By Simon McDonald, Editorial Manager | firstname.lastname@example.org
Matthew Thomas spent 10 years writing We Are Not Ourselves. He submitted a portion of the novel to his last workshop at UC-Irvine, having spent two years handing in short stories comprised of material that would eventually find its way into the final novel, and he entered post-graduation life without anything close to a finished manuscript.
During the following years — as Matthew moved from Los Angeles to New York, married, became a father of twins, and lived frugally — he continued working on the novel and signed with an agent in March 2013. A month later, the novel sold, and come August 19, 2014, readers will finally have the opportunity to read We Are Not Ourselves.
Extolled as a great American novel, Matthew’s debut is a delectably rendered testament to the era in which we live, rich with indelible characters and moments, and certain to be a rewarding experience for readers.
The story behind the writing of We Are Not Ourselves has been – and will surely continue to be – widely broadcasted as your career blossoms. Forgive me for asking the obvious question, but was there ever any doubt you’d see the novel through to its end? How did you overcome those moments of uncertainty?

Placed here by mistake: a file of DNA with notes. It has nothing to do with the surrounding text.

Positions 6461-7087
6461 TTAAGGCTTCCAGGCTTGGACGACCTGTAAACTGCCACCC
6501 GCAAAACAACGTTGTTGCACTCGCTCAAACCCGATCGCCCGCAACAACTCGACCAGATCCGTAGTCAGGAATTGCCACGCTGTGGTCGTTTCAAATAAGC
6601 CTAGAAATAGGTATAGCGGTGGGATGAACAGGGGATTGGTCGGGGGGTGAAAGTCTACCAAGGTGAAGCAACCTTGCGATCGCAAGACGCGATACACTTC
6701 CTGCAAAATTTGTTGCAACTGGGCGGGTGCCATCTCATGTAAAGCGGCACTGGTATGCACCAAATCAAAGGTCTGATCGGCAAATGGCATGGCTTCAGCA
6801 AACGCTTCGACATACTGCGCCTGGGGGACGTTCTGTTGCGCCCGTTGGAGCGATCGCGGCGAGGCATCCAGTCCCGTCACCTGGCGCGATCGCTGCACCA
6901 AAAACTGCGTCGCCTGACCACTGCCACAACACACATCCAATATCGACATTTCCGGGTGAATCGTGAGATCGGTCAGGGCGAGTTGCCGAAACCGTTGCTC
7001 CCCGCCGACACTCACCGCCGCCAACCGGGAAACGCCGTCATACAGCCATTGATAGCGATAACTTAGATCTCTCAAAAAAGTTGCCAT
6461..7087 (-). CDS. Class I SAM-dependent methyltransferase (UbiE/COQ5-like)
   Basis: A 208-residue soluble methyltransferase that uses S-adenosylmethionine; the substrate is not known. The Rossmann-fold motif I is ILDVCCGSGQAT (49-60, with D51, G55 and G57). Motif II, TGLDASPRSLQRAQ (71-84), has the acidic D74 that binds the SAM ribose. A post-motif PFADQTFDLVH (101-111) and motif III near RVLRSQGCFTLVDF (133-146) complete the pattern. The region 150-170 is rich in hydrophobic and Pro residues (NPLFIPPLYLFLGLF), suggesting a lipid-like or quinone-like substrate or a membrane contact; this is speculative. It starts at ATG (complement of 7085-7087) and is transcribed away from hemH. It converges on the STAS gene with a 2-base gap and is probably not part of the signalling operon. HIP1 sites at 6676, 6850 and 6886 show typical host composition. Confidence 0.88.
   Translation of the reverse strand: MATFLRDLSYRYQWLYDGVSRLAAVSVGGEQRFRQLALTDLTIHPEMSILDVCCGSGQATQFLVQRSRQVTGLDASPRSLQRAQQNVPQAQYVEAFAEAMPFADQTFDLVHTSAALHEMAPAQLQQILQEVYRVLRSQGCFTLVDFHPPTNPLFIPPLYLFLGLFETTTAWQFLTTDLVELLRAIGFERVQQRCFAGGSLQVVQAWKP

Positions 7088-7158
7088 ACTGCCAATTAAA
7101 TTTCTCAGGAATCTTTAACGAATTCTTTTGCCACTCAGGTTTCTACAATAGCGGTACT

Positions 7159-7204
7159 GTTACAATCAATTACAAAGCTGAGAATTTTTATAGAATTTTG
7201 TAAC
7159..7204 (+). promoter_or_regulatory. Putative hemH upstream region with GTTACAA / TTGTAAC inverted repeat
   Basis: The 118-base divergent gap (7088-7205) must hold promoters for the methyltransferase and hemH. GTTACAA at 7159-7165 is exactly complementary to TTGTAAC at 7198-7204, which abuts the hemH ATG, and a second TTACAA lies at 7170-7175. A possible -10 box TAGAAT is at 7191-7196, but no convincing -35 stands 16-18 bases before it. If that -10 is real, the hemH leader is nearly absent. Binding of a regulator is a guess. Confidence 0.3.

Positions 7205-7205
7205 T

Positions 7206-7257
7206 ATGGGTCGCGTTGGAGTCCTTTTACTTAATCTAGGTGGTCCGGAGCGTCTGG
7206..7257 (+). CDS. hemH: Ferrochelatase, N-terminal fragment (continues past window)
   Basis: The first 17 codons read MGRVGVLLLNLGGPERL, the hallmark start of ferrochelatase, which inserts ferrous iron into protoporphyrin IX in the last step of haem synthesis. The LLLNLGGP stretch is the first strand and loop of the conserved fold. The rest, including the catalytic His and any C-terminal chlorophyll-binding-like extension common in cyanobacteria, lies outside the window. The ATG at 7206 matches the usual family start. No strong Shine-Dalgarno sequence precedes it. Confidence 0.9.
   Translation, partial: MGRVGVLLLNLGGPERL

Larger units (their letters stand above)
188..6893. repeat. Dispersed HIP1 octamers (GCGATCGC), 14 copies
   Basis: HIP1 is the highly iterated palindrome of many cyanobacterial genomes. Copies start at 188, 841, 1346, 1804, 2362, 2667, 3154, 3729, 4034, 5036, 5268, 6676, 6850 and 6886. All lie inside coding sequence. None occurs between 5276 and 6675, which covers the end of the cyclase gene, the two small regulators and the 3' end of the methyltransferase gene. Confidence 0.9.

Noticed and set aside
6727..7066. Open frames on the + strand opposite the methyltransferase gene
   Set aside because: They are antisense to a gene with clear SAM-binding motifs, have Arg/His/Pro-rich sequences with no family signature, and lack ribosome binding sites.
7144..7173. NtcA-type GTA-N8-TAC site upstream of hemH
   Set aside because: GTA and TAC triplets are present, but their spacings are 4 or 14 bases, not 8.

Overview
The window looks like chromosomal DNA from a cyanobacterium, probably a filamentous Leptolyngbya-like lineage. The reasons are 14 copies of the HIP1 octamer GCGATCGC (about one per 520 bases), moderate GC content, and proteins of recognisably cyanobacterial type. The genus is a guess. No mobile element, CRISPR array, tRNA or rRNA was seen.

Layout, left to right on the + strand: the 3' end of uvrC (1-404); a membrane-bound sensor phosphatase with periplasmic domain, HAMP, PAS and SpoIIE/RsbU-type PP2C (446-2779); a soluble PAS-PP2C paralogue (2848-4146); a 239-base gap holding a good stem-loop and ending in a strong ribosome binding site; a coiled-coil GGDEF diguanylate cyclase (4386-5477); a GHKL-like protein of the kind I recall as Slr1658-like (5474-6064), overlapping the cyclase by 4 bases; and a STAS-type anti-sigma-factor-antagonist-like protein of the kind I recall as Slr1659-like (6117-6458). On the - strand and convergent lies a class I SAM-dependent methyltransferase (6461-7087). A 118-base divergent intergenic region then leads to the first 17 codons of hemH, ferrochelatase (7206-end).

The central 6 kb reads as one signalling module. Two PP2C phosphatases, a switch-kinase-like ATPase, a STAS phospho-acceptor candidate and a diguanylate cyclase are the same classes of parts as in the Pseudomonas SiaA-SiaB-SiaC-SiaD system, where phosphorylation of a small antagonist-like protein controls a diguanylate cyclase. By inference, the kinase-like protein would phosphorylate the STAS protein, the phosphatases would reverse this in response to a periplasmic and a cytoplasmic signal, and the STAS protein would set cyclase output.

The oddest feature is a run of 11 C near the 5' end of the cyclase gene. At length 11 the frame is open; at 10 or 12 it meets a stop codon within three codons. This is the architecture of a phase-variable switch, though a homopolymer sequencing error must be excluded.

The worst doubts crept in during stretches when I wasn’t writing. I was a high school English teacher with over a hundred students, and the demands of paper grading made it difficult at times to find the hours I needed to work on the book. It’s not hard to lose your connection to what you’re writing if you get away from it for a couple of weeks. It can start to feel like someone else’s book. I beat myself up whenever I didn’t write. From time to time I saw that my psyche needed a break from the stress of trying to be hyper-efficient and productive with my time, and I told myself I was just going to read for a few weeks and just be a teacher and a person. But even if you tell yourself you’re leaving your book alone for a while, it doesn’t leave you alone. It doesn’t let you off the hook or give you a guilt-free day or a mental vacation.
In the end, I overcame my uncertainty by plodding forward and trying to enjoy the act of composition, rather than thinking about outcomes. The more I focused on writing the book and didn’t fret about whether I’d finish it or what the outcome would be once I had, the easier it became to write it and the better the work was. It’s the hoariest platitude in the world, but I got the book finished by taking it one day at a time and trying to burrow as deeply as I could into whatever individual moment I was attempting to capture on the page that day. It strikes me that one needs to wear horse blinders to get a novel done.